One look at the date in the title and you probably thought it was a mistake. Interleague play didn’t start until 1997 and the World Series in the 1920’s was at the end of the season, just like you would expect. So why were the Pittsburgh Pirates hosting the New York Yankees at Forbes Field during the middle of the 1923 season? That’s a good question, and luckily, I have an answer for you.
Teams back in the earlier days of baseball used to play in-season exhibition games quite often. The 1923 Pirates played seven in-season exhibition games. Sometimes they would play a minor league team, but other times they would spend their scheduled off-days playing teams from the other Major League.
The 1923 Yankees had a slugger named Babe Ruth, whose name might ring a bell. Fans in Pittsburgh wanted to see the Bambino play and he visited Pittsburgh five times while with the Yankees for an exhibition game in the middle of the season. I could have picked any of those five games, but the 1923 game has some very interesting game notes.
Ruth was no stranger to Pittsburgh by the time his career ended. He would eventually hit the last three homers of his career at Forbes Field (in one game) while playing for the Boston Braves in 1935. This visit in 1923 was somewhat early in his career and not long after he set a big league record with 59 homers in 1921. He was clearly the big drawing card here, as the Yankees were still months away from their first ever World Series title. Ruth made his first visit to Pittsburgh in 1922 and came up empty in a 5-3 Pirates win.
Since the fans came to see Ruth, the Pirates made sure to leave everyone happy, even at the expense of winning the game for the hometown fans. Ruth was 1-for-2 with a single and two walks, as he stepped to the plate with two outs and his team trailing by two runs in the ninth. The batter ahead of him was walked, giving Ruth the chance to bat again. According to the game reports, Pirates pitcher George Boehler was instructed to groove one down the middle to Ruth. The crazy plan worked and Ruth connected on a ball that sailed over the right field bleachers. He led baseball with 41 homers during the regular season (tied with Cy Williams of the Phillies).
After Ruth homered, Lou Gehrig drew a walk, then Harvey Hendrick hit an inside-the-park homer to straight away center field. That gave the Yankees a 9-7 lead that they would hold on to for the 9-8 win.
There are two interesting notes for the players batting after Ruth. Gehrig at the time had played a total of seven big league innings over four games. He collected his first big league hit on July 7, 1923, but two days earlier at Forbes Field, he hit a double and walked in three trips to the plate. For those who know baseball history, Gehrig came off of the bench in this exhibition game, replacing Wally Pipp at first base.
Hendrick was a rookie in 1923 and he would go on to play 11 seasons in the majors. His first big league homer was officially recorded in late September of 1923, but nearly three months earlier, he homered with the Yankees in a big league park.
In the seventh inning of this game, Pie Traynor was beaned in the head by a curve ball from Yankees hurler Oscar Roettger. Traynor had to leave the game and was replaced by pinch-runner Myrl Brown. There are some interesting notes with this group of players and this particular game.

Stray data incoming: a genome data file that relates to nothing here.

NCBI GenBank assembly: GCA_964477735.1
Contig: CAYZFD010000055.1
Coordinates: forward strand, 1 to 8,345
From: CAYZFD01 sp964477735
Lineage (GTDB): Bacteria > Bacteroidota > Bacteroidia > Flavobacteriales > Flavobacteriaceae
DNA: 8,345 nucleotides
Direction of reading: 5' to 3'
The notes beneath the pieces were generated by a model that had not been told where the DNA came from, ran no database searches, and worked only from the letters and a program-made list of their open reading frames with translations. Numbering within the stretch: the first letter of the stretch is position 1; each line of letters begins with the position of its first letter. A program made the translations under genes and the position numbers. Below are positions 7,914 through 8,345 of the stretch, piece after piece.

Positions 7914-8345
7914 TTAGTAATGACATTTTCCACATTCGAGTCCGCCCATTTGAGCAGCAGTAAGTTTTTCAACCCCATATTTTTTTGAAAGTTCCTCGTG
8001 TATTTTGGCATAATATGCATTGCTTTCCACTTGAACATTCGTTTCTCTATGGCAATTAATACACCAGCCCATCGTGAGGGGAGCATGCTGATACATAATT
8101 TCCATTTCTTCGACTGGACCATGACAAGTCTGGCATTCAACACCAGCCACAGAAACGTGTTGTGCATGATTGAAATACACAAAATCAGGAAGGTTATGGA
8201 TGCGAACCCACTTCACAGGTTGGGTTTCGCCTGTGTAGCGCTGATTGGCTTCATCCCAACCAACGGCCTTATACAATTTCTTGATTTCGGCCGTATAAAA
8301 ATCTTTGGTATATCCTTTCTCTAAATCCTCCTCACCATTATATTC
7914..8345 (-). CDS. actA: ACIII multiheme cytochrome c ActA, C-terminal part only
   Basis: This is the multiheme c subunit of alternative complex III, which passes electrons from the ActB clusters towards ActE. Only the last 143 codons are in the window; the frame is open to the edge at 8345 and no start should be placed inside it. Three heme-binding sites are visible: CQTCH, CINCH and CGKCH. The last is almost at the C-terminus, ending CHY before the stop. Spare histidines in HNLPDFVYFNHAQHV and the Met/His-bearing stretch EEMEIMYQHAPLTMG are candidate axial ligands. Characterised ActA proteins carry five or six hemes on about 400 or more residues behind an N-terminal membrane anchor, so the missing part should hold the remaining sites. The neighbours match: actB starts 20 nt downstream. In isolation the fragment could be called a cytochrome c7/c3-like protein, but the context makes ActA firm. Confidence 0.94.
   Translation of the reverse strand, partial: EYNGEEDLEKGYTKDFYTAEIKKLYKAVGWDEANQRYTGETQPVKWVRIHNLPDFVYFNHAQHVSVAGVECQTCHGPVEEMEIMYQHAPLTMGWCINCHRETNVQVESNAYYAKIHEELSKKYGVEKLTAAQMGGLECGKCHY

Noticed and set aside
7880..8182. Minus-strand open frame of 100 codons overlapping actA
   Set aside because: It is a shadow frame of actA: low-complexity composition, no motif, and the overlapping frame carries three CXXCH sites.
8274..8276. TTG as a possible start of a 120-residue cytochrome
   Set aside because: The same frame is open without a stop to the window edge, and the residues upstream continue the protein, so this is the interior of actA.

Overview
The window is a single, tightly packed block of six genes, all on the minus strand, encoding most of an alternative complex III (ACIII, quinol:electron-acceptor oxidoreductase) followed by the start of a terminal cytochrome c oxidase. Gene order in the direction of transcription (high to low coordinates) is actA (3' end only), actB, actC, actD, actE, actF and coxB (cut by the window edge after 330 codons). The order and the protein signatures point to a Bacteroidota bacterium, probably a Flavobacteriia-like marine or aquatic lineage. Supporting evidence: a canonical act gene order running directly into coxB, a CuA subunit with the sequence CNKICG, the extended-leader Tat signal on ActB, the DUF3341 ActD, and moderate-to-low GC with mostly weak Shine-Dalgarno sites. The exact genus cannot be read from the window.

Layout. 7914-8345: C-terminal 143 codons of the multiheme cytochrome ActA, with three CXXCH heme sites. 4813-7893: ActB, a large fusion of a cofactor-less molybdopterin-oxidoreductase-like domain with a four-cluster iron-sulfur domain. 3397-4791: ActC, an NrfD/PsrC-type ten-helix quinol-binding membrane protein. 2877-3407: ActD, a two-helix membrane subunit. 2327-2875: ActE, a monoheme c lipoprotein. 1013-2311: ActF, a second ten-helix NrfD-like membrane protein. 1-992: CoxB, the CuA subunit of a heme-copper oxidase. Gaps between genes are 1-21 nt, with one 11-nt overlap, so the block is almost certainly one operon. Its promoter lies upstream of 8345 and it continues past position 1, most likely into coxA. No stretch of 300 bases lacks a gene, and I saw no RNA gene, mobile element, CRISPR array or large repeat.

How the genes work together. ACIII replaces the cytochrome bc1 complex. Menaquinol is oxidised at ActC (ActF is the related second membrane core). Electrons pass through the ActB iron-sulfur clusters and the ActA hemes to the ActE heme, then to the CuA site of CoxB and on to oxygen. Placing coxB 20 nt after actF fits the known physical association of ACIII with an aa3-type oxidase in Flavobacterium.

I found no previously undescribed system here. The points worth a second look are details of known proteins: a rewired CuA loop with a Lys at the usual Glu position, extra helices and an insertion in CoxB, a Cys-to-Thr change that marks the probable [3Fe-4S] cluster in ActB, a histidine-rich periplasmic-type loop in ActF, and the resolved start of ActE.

Traynor was having the best season of his young career in 1923, but it was just his second full season in the majors, so he was far from an established star. He played 153 games in 1923 (154-game schedule), so it appears that he was fine after the beaning.
Myrl Brown was a rookie pitcher for the 1922 Pirates, getting into seven regular season games. Roettger was a rookie for the Yankees in 1923 and he ended up pitching 11.2 innings in his big league career. For Brown, this exhibition game came nine months after his final big league game. For Roettger, it came two days before his official big league debut.
As for the rest of the Pirates action, Traynor was 1-for-2 at the time of the hit-by-pitch. He wasn’t the only future Hall of Famer in the lineup for the Pirates. Shortstop Rabbit Maranville batted lead-off and collected two hits, with a run scored and a stolen base. Center fielder Max Carey had two singles and a walk in three trips to the plate. He scored two runs.
One final note and that’s rookie pitcher Earl Kunz finished this game in right field and collected a hit in his only at-bat. He collected just one big league hit, which happened 12 days after this game.
After winning the 1922 game and losing in 1923, the Pirates would take the advantage with a 2-1 win in 1924. All three games were played at Forbes Field. The next time the Yankees visited Forbes was during the 1927 World Series.
Here are links to the previous Game Rewind articles:
Pirates vs Reds, April 27, 1912
Pirates vs Indians, July 17, 1999
Pirates vs Cubs, April 21, 1991
Pirates at Reds, April 14, 1909
Pirates vs Reds, April 14, 1960
Pirates at Braves, August 23, 1971
Pirates vs Giants, September 16, 1962
John started working at Pirates Prospects in 2009, but his connection to the Pittsburgh Pirates started exactly 100 years earlier when Dots Miller debuted for the 1909 World Series champions. John was born in Kearny, NJ, two blocks from the house where Dots Miller grew up. From that hometown hero connection came a love of Pirates history, as well as the sport of baseball.
When he didn't make it as a lefty pitcher with an 80+ MPH fastball and a slider that needed work, John turned to covering the game, eventually focusing in on the prospects side, where his interest was pushed by the big league team being below .500 for so long. John has covered the minors in some form since the 2002 season, and leads the draft and international coverage on Pirates Prospects. He writes daily on Pittsburgh Baseball History, when he's not covering the entire system daily throughout the entire year on Pirates Prospects.